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Australian Dictionary of Biography

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Macdonald, Alexander John (1916–1973)

by Peter Kirkpatrick

This article was published in Australian Dictionary of Biography, Volume 15, (MUP), 2000

Alexander John Hilton Macdonald (1916-1973), journalist, was born on 19 August 1916 at Elizabeth Bay, Sydney, only child of Alexander Macdonald, a mining engineer from Scotland, and his Sydney-born wife Naomi, née Hingston. While young Alexander boarded at the Benedictine abbey school at Fort Augustus, Scotland, his father regularly sent him books; the lad eagerly consumed everything from The Boys' Own Annual to Dostoyevsky, and resolved to become a writer. He returned to Sydney in 1936 and worked with his father at a goldmine near Thornborough, North Queensland. There he wrote 'Day Must Break', an improbable blank-verse tragedy set during the first Punic War; staged at the Theatre Royal, Sydney, in November 1937, it was a 'monumental flop'. By this time he was a continuity writer with the Australian Broadcasting Commission and a 'boon companion' of Peter Finch, sharing a series of flats with him at Kings Cross. At St Jude's Anglican Church, Randwick, on 27 November 1943 Macdonald married Nona Maud Noble, a 25-year-old secretary.

His talent clearly lay in comedy. At the A.B.C., Macdonald wrote scripts for Dick Bentley. He then shifted to radio 2UE, and in 1945 joined the Colgate-Palmolive Radio Unit where, with Fred Parsons, he scripted the phenomenally popular 'McCackie Mansion', starring Roy Rene. The pair also wrote for Jack Davey, Willie Fennell, and Dorothy Foster and Rita Pauncefort ('Ada and Elsie'), among many others. Macdonald began writing radio reviews for Smith's Weekly in 1947, and later turned his hand to film and theatre criticism. In 1952 he joined the staff of the Daily Telegraph. His humorous columns became such a feature that a selection was published as Don't Frighten the Horses (Melbourne, 1961). He had a gift for word-play and comic absurdity—the 'surly leprechaun' Chauncy Pilgarlic became a motif—but lacked the demotic touch of Lennie Lower, with whom he was often compared. In the 1960s he wrote and reviewed for other Sydney newspapers, including the Daily Mirror and Sydney Morning Herald.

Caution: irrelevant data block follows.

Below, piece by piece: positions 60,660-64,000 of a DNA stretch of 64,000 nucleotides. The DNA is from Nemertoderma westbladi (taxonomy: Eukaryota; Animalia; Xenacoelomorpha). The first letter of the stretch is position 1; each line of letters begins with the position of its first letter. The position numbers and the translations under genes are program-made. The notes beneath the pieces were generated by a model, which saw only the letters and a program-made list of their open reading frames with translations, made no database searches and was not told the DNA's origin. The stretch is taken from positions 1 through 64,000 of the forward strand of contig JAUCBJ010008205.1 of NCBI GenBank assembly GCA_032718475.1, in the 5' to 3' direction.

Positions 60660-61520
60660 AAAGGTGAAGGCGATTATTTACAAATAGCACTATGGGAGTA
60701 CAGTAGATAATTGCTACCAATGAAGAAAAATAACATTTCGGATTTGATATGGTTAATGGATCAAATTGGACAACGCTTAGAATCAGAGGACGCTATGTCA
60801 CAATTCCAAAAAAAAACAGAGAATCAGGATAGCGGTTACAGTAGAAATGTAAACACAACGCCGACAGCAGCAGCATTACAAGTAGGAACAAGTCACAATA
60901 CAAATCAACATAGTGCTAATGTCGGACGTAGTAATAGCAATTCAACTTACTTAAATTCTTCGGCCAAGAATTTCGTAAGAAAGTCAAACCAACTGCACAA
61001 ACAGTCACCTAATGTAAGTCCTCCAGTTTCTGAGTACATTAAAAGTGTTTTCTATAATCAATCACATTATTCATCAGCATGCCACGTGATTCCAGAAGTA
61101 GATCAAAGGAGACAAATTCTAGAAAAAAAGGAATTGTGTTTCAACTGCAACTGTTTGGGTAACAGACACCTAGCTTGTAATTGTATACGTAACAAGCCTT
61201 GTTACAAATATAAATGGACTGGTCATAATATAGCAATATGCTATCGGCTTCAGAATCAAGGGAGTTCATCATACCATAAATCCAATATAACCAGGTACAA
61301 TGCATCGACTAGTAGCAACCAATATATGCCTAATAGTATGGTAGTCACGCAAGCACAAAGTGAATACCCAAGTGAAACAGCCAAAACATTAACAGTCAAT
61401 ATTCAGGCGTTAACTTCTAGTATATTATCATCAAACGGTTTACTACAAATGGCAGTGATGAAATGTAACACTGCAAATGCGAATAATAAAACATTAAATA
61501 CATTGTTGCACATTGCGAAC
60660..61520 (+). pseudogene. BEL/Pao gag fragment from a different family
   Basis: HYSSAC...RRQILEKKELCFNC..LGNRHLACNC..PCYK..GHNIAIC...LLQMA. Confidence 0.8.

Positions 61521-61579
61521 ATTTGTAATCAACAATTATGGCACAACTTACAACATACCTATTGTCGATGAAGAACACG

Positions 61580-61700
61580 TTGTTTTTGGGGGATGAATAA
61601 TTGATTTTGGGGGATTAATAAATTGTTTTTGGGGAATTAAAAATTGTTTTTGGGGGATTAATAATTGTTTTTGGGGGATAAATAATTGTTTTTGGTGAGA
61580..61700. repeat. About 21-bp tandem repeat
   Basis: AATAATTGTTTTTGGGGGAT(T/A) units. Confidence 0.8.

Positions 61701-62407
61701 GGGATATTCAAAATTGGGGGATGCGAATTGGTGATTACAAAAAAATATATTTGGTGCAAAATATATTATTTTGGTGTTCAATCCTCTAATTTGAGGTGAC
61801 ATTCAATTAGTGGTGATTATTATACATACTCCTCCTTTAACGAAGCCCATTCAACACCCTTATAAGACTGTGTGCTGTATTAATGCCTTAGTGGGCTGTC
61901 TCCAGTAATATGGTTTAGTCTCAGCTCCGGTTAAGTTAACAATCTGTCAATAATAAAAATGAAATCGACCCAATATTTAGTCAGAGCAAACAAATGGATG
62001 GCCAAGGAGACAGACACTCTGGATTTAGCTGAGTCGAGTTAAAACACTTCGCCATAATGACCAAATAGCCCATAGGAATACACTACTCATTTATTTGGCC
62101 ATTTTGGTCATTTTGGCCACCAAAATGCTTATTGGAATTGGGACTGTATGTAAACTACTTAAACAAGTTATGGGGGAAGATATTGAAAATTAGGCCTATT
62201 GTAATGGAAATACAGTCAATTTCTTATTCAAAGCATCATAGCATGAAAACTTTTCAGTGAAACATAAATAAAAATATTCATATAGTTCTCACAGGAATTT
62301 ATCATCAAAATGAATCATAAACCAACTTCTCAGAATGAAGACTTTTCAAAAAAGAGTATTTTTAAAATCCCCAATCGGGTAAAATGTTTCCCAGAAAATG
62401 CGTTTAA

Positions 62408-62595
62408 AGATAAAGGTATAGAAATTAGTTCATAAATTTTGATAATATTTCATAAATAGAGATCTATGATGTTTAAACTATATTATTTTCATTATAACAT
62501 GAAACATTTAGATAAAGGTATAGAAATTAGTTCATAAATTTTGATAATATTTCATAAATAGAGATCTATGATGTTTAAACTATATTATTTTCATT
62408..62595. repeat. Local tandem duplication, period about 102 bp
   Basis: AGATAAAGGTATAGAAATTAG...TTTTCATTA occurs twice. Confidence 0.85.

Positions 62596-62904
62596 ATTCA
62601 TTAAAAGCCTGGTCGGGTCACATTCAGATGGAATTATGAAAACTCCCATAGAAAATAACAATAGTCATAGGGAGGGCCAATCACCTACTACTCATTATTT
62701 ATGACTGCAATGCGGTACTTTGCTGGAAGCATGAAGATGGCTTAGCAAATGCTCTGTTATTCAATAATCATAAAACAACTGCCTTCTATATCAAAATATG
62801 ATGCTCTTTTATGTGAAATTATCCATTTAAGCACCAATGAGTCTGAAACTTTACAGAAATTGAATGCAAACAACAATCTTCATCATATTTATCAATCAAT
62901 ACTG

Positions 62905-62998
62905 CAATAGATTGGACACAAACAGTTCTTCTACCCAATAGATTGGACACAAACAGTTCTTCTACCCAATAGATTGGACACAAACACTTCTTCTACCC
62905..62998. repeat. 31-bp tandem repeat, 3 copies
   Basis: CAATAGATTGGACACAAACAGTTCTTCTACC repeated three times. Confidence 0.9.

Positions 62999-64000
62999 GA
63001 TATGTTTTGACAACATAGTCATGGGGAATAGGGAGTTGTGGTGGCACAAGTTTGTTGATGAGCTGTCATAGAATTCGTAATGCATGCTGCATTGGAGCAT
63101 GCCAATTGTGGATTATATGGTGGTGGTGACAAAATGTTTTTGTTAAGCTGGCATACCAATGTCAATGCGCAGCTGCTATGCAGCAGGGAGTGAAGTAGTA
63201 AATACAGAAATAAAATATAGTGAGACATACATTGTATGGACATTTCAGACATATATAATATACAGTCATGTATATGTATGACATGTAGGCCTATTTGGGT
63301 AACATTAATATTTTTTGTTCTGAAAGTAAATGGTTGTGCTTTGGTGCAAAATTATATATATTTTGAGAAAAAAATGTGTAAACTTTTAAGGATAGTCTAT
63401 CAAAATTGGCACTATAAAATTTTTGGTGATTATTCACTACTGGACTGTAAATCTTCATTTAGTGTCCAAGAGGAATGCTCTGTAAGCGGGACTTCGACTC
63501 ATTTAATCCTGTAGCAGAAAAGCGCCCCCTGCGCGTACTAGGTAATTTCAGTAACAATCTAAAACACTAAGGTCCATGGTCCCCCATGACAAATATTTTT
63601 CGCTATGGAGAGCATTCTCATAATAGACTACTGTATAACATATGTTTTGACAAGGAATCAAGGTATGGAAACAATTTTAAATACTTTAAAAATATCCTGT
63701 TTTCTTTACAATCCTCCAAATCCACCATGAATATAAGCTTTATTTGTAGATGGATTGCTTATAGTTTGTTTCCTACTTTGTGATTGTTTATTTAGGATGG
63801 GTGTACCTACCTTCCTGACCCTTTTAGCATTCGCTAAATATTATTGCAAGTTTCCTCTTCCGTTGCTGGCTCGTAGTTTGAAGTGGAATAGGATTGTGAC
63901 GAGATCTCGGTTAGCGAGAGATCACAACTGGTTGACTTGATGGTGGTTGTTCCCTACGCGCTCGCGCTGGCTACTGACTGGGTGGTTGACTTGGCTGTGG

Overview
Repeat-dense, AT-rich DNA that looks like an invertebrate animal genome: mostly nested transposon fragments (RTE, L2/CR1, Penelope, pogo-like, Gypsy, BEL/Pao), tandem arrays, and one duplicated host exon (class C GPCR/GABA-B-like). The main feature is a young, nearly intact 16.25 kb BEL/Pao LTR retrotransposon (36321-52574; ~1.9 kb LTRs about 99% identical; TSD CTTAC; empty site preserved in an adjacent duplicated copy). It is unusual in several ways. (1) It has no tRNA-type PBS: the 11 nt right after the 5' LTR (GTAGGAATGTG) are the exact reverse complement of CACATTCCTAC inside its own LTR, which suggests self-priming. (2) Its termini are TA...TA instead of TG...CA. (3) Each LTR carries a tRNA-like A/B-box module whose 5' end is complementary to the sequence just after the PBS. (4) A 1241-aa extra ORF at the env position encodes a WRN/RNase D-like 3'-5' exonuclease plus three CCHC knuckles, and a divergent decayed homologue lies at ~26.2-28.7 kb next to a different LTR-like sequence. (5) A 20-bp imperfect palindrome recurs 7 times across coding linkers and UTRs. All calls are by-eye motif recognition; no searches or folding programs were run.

A short man, with what Douglas Stewart described as 'extraordinary eyes like oysters', Macdonald was an old-style bohemian, 'constantly embroiled in conflicts with creditors, editors, bank managers and women'. He was unsuited to domesticity, and his marriage was dissolved in 1958. Nevertheless, on 26 July 1961 at St Mary's Cathedral, Sydney, he married with Catholic rites Beverley Jane Burnell, a 20-year-old typist. Macdonald became a fixture at the Journalists' Club. There he wrote much of his copy and for some years was an inactive board-member. With Edgar Holt, Cyril Pearl, Kenneth Slessor and others, he formed the Condiments Club, dedicated to good food and fine wine. In 1970 he was awarded a Commonwealth Literary Fund fellowship to write his autobiography, The Ukulele Player Under the Red Lamp (1972).

Survived by his wife and their two sons, and by the son and daughter of his first marriage, Macdonald died of complications of hepatic cirrhosis on 17 December 1973 at St Vincent's Hospital, Darlinghurst, and was cremated. When Finch heard of his death he kept an agreement, made in their youth, 'that the survivor should pay for a round of drinks at the Journos'.

Select Bibliography

  • D. Stewart, A Man of Sydney (Melb, 1977)
  • E. Dundy, Finch, Bloody Finch (Lond, 1980)
  • R. Campbell, The Road to Oxalis Cottage (Lond, 1984)
  • D. Angel, The Journalists' Club, Sydney (Syd, 1985)
  • Australian Journalists' Association, Copy, Feb-Mar 1974
  • Daily Telegraph (Sydney), 18 Dec 1973
  • Sydney Morning Herald, 6 Sept 1969, 10 Dec 1970, 22 Dec 1973, 8 Apr 1974.

Related Entries in NCB Sites

Citation details

Peter Kirkpatrick, 'Macdonald, Alexander John (1916–1973)', Australian Dictionary of Biography, National Centre of Biography, Australian National University,, published first in hardcopy 2000, accessed online 26 October 2020.

This article was first published in hardcopy in Australian Dictionary of Biography, Volume 15, (MUP), 2000

View the front pages for Volume 15

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